In Brief

Brexit exodus: 7,500 UK finance jobs and £1.2trn in assets move to Europe

EY says there could be a ‘flurry of further staff and operational announcements’

Banks and firms preparing for Brexit have relocated more than 7,500 finance jobs and more than a trillion pounds in assets from the UK to Europe, according to a new survey. 

Ahead of Britain’s withdrawal from the EU on 31 December, EY’s Brexit tracker reveals that more than 400 of the jobs have been announced in the last quarter.  

As the transition period ends City firms are preparing to speed up the “Brexit exodus”, says The Times. Predictions on Brexit’s impact on the UK’s financial services sector have “varied considerably”, the paper adds, with projected job losses “as high as 75,000 under a worst-case scenario in the long term”.

Omar Ali, UK financial services managing partner at EY, says there could be a “flurry of further staff and operational announcements” in the coming weeks.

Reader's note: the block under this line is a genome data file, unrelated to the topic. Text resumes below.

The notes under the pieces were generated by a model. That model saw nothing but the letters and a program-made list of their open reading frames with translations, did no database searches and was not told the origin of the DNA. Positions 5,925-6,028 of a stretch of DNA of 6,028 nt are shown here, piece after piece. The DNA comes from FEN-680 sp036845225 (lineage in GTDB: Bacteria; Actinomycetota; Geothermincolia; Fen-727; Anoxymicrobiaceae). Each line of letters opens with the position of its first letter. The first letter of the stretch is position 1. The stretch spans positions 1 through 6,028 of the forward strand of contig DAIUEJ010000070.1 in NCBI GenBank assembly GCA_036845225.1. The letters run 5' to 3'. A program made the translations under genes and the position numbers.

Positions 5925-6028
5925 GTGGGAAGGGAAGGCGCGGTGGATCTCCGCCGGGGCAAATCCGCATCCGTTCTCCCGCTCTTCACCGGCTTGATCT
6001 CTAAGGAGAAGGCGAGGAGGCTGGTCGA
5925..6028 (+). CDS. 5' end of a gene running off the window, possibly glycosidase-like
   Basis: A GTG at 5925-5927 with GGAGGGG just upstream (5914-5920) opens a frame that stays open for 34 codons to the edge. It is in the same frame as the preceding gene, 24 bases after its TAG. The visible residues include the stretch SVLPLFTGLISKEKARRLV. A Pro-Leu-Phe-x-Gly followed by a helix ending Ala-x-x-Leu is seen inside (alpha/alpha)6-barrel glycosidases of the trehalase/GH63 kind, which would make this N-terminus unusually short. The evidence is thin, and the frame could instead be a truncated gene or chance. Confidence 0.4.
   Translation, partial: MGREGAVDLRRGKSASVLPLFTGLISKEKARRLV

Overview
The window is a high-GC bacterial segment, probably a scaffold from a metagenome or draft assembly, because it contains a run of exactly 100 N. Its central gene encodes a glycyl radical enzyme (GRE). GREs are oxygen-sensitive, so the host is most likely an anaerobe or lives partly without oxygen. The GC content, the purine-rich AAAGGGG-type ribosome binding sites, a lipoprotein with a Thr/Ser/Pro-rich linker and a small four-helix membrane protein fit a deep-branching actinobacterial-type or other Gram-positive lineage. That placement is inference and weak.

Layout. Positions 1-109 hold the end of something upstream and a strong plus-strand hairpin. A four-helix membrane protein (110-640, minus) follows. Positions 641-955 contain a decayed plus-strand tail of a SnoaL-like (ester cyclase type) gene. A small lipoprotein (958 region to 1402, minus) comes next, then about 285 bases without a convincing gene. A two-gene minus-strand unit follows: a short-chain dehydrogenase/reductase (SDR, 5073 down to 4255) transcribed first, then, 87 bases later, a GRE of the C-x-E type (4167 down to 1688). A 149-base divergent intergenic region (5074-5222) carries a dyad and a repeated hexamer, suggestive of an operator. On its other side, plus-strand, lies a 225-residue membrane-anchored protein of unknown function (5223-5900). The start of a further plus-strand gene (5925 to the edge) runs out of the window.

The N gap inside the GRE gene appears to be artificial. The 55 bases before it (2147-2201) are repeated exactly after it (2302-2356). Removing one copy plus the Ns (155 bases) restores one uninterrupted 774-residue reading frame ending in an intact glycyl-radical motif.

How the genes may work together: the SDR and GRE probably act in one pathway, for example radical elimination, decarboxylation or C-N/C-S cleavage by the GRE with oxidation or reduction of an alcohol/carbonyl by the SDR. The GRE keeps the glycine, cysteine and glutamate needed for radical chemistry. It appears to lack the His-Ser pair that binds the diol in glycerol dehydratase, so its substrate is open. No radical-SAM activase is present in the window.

He added: “The clock is running down, and with the possibility of a second Covid-19 spike threatening cross-border movement in the final three months of the transition period, firms must now ensure that as a minimum they will be operational and can serve clients on the 1 January 2021.”

EY’s Brexit Tracker, which monitors statements from the biggest financial firms in Britain, says companies have been hiring for more than 2,800 new roles in Europe since Britain voted to leave the EU in 2016, Reuters reports. 

Meanwhile, assets worth more than £1.2trn belonging to EU customers have also been moved from London to the bloc.  

With the transition period coming to an end, Sky News says financial companies including banks, insurers and asset managers have been “opening new hubs or expanding existing sites in Europe”. 

EY says Dublin remains the most popular destination for new hubs, followed by Luxembourg, Frankfurt and Paris. 

While banks are preparing for a full-blown Brexit in January, the number of jobs and amount of assets is still a “fraction” of what is held by Britain’s financial sector, Reuters adds. 

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